I jumped ship Sunday afternoon and went to my favorite local coffee place. I was getting cabin fever but had rough luck renegotiating my exercise contract last week (current status: SIT. STAY.), and it sounded like it was about to be aerobics time* upstairs.
*Unlike some of my more obvious flights of fancy, I do think that one is accurate; in college one year, there was an aerobics enthusiast in the dorm room above, so I’ve heard this one before. Me picturing the full-on ’80s Jane Fonda setup is complete projection, admittedly.
Post image is Starbucks– not the coffeehouse. I’ve undertaken guerilla lyrics-doodling. Yeah, yeah: get a life.
One reason I like this particular coffee place is that they generally play good music (read: music I like) at the perfect volume: audible, but right at that level where it drowns out nearby conversation without preventing you from reading (or whatever), even though the seating is tight.
Accordingly, I’d gone armed with my current book (A Light that Never Goes Out: The Enduring Saga of The Smiths, the follow-up to Girls to the Front: The True Story of the Riot Grrrl Revolution; I’m on some sort of music roll). I incidentally thought that brooding behind a book that prominently featured the famous disaffected Manchester group might scream “over here! Single!” without actually having to sing “How Soon Is Now?,” but perhaps Morrissey sends the wrong message . . . . Also, I tend to forget I’m old. Really, really, super-old.
I sat down next to a guy affixed to his computer who, oddly, tapped his headphones when I sat. The Unstated Coffee House Code of Conduct generally forbids that sort of thing, so I was puzzled, and I had no idea what was particularly of interest about his headphones.
I found out pretty quickly.
I can normally tune people out when I’m reading, and, as I said, the music generally is a good cover here. Maybe it was the pitch of this girl’s voice? Only the scientists who hunt her down and trap her for further study will have the answers.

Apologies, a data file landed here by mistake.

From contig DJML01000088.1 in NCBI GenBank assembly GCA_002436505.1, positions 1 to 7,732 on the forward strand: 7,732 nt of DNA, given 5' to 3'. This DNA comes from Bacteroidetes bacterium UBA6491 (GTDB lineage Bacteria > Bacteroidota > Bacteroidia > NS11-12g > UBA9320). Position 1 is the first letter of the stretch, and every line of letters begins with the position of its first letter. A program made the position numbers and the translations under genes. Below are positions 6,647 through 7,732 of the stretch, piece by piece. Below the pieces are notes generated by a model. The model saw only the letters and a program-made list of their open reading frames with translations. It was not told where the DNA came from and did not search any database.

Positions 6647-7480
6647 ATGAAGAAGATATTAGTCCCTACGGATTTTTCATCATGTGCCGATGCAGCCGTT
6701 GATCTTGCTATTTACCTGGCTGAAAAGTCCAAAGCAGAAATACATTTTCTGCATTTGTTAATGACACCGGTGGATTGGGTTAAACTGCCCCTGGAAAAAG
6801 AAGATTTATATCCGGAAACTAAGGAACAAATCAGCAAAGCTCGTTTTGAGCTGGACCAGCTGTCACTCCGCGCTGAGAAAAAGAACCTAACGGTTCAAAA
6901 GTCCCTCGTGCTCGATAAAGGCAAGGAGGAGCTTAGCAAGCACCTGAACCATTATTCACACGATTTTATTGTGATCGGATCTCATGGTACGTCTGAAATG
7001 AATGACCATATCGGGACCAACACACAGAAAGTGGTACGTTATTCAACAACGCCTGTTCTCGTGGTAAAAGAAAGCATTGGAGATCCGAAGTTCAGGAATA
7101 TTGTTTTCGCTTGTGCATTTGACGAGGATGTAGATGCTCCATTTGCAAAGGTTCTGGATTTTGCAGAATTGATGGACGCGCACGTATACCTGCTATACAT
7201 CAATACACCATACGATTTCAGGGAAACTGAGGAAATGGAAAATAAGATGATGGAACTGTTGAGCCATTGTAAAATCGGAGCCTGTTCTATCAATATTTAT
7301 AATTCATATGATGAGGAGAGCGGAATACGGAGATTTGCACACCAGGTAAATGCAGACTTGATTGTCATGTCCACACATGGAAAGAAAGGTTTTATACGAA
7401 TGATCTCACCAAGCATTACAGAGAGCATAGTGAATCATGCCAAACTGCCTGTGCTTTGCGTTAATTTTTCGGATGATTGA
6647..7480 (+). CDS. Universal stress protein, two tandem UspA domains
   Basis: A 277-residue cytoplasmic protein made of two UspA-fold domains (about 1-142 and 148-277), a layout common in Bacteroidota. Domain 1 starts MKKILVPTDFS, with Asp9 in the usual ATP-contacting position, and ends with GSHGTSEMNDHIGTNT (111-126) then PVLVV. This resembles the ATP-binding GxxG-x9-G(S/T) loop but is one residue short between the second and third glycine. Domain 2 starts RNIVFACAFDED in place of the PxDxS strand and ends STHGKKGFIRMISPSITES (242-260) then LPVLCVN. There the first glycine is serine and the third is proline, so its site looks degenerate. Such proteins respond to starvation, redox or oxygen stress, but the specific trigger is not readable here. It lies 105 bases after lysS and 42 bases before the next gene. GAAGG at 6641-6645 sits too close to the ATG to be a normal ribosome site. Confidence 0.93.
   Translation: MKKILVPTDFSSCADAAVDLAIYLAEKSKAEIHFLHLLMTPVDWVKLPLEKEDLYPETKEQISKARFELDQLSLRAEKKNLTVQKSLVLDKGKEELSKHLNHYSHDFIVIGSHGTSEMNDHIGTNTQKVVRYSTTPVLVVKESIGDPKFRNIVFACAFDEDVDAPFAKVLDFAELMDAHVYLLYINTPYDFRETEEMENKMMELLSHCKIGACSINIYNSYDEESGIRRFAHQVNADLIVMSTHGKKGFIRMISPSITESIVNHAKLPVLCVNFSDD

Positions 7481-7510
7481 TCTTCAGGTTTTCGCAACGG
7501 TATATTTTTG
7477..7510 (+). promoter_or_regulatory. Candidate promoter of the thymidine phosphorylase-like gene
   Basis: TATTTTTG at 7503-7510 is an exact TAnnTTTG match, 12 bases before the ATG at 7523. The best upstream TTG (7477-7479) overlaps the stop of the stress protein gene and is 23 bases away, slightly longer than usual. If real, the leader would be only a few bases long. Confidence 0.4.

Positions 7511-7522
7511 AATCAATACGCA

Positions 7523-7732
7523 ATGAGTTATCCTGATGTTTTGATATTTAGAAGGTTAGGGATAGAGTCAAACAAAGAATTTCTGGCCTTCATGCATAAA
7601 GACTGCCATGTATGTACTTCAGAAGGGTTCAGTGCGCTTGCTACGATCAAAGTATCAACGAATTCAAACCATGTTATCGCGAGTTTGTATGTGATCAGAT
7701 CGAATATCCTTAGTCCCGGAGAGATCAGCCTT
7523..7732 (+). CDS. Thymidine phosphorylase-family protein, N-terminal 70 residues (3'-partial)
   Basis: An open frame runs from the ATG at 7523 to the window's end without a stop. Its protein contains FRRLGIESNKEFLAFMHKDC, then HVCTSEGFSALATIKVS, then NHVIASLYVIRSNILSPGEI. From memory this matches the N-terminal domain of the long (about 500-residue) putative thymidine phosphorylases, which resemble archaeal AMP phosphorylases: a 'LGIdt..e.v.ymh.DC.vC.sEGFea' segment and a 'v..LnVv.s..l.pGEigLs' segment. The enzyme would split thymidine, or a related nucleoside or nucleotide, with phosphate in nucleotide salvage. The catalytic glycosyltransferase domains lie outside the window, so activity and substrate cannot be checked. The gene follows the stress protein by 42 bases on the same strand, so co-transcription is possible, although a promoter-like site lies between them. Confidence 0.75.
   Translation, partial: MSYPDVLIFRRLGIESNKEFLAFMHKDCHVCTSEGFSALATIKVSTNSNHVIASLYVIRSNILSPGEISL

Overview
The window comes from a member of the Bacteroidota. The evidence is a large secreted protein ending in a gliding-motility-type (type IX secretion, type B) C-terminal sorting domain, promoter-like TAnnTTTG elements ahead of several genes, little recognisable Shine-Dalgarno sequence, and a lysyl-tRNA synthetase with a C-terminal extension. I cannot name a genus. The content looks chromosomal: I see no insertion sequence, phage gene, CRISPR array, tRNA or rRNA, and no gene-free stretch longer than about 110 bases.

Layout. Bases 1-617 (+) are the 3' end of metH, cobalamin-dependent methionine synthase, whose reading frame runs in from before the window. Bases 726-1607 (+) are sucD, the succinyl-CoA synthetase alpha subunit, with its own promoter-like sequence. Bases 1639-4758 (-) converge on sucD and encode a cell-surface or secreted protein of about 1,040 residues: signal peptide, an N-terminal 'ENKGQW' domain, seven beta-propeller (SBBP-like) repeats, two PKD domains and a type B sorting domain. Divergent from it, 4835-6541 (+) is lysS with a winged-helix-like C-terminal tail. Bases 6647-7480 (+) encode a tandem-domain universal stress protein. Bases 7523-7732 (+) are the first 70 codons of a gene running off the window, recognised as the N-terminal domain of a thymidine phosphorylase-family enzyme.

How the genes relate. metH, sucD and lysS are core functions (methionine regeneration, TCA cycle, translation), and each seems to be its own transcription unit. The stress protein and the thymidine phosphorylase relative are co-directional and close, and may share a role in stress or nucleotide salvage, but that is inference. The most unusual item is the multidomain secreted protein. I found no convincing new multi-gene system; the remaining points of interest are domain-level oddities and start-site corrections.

Here’s a sampling of what I learned in the short period of time that preceded putting my headphones in (sitting down –> waiting for my order to be called):
*Religion is not the same as spirituality. Religion is Baptist.
*Saddam Hussein was/is President of Iraq.
*America is not the world police. (cue me mentally humming Team America theme song)
*Her parents are worried that she is a spinster. She’s almost 24 already!
*She can take care of a dog, so she is totally ready to start having babies!
*Her parents are worried about her brother-in-law because he hasn’t produced any children yet. (No, I didn’t understand, either.)
All attempts at further socialization went into the toilet once I hunkered down with coffee, as that’s when my headphones went in. At first, it was something about the tone of her voice that made her hard to tune out, just on an aural level. Then it was these– aphorisms?– that kept coming at her companion (and everyone else in the vicinity) that turned into can’t-turn-away utterances.
It was headphones or live-tweeting, and I figured no one could miss me doing the second. Also, I can’t type that fast. Or read while live-tweeting, which would defeat the whole purpose of coming to get a quiet cup of coffee in the first place.
In the end, The Smiths [book] and I had coffee with The Smiths [music]. Party of three, alienated and with a thorn in our side.
Unnecessary bit at the end, by way of seriously lightweight book reviewing: The review of the book I’m reading now (A Light that Never Goes Out) is accurate; the book is full of information, but the pacing is sluggish, and Fletcher is no writer. I’m on page 161, and the band hasn’t even formed. For every great quotation or musical reference, there are pages of so much detail that I end up flipping back. Clearly, I haven’t read enough to say much more than that.
Girls to the Front, by contrast, is practically page-turning, and it’s interesting that both books cover limited spans of music-time (a briefly-lived band, a briefly-lived movement). Marcus clearly also did serious and exhaustive research, but she doesn’t exhaust the reader with the weight of it. If you’re interested in early Riot Grrrl, this is a good one. As this review acknowledges, the only real thing of note is that she sometimes lets people and the issues that divided them off slightly more easily than they may have deserved. There’s generally enough context that you can spot these points yourself, though.
If you just (like me) read Hunger Makes Me a Modern Girl, this is a good time to pull this one off the bookshelf (where it may have happened to have been sitting for far too long) (cough). My review of that one is on LibraryThing and Goodreads, for what little that’s worth.